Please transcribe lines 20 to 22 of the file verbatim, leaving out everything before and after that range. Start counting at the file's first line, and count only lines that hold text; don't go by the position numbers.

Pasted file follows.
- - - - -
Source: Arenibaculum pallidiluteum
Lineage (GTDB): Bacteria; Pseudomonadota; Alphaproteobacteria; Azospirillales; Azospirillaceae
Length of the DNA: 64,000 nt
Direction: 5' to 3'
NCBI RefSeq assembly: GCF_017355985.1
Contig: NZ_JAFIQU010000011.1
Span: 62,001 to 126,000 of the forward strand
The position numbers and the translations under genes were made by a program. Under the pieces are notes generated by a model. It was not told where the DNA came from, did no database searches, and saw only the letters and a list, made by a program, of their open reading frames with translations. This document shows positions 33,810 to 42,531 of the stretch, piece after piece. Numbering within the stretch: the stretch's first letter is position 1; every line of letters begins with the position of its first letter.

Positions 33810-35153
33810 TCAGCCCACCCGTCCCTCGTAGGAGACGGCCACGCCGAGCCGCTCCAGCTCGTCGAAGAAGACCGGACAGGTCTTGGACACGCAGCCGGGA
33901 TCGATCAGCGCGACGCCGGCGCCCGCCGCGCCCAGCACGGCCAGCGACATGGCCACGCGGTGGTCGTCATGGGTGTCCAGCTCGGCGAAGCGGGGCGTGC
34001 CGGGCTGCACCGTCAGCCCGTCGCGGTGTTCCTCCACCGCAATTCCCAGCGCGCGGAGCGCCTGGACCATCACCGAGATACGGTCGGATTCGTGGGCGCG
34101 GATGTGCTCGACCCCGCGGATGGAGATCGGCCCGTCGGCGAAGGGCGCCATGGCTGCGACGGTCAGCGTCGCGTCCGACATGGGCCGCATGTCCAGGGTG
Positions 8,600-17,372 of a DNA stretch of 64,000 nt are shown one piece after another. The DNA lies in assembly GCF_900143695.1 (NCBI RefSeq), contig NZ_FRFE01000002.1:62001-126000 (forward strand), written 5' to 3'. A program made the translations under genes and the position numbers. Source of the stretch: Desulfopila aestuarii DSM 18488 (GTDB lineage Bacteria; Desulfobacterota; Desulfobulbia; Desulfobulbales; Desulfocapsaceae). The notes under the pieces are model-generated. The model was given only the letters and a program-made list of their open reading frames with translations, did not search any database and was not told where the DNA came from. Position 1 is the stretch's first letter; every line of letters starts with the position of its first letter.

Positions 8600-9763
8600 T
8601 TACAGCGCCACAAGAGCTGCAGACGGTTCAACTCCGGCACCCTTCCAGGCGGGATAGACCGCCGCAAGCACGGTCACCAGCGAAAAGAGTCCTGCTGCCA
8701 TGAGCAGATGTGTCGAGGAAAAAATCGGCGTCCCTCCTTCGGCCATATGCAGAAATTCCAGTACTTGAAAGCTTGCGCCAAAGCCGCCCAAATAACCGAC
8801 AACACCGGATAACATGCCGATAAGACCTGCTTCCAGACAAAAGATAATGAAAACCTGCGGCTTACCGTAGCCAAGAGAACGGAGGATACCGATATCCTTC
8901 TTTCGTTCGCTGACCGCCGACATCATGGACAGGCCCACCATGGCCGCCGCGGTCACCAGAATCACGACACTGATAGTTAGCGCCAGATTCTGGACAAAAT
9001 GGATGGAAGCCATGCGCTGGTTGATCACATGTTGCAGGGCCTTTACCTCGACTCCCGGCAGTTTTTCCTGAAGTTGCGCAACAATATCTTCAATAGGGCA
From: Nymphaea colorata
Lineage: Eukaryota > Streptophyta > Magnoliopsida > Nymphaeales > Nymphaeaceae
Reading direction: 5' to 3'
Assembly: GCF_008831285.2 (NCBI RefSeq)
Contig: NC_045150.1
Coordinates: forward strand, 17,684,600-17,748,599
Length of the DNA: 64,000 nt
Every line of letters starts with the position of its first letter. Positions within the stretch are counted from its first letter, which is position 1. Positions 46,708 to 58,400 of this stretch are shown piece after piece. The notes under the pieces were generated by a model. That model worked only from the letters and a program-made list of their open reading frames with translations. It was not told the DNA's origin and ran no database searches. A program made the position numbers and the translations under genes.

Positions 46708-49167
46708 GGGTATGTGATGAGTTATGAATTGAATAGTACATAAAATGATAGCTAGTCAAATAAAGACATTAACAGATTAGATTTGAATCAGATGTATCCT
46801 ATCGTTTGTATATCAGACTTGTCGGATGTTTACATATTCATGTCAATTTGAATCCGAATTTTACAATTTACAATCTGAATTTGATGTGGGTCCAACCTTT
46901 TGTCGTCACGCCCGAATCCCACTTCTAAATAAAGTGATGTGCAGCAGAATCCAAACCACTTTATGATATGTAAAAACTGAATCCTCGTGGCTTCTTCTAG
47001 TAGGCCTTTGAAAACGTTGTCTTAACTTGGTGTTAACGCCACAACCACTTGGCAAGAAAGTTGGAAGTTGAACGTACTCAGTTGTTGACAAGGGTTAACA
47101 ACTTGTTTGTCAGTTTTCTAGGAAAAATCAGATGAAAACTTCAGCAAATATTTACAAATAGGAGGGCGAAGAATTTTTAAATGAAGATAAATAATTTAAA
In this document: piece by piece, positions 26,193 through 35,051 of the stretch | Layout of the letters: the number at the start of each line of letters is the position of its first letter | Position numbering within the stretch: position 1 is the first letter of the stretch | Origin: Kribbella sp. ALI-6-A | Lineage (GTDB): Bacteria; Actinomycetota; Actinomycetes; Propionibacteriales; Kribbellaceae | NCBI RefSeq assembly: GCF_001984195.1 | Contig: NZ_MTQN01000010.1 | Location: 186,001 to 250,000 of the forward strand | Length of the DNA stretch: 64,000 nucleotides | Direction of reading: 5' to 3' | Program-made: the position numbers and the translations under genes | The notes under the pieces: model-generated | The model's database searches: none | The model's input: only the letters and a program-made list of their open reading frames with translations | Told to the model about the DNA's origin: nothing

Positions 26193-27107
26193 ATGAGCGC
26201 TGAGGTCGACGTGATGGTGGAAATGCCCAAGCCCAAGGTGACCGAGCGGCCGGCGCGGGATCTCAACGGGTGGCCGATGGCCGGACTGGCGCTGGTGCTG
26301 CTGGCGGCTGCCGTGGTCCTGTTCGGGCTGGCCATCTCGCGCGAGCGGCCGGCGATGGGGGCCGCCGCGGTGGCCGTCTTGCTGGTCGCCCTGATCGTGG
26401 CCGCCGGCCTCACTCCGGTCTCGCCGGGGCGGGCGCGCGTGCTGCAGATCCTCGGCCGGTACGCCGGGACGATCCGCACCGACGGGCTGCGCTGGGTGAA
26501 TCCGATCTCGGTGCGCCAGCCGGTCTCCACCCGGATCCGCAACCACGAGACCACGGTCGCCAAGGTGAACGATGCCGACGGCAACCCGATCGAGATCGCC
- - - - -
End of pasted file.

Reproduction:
8901 TTTCGTTCGCTGACCGCCGACATCATGGACAGGCCCACCATGGCCGCCGCGGTCACCAGAATCACGACACTGATAGTTAGCGCCAGATTCTGGACAAAAT
9001 GGATGGAAGCCATGCGCTGGTTGATCACATGTTGCAGGGCCTTTACCTCGACTCCCGGCAGTTTTTCCTGAAGTTGCGCAACAATATCTTCAATAGGGCA
From: Nymphaea colorata